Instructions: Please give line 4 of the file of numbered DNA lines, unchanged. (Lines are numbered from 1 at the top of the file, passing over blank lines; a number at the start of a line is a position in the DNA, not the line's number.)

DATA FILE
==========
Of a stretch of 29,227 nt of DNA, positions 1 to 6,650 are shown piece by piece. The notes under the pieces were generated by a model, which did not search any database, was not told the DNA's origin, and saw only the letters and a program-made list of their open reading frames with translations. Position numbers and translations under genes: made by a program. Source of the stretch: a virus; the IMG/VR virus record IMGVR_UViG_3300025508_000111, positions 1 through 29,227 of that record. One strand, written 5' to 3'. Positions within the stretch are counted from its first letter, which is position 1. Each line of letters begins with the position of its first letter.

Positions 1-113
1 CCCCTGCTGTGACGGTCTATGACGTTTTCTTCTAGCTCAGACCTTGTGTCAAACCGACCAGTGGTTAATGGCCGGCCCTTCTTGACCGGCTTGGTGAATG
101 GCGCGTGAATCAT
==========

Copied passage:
101 GCGCGTGAATCAT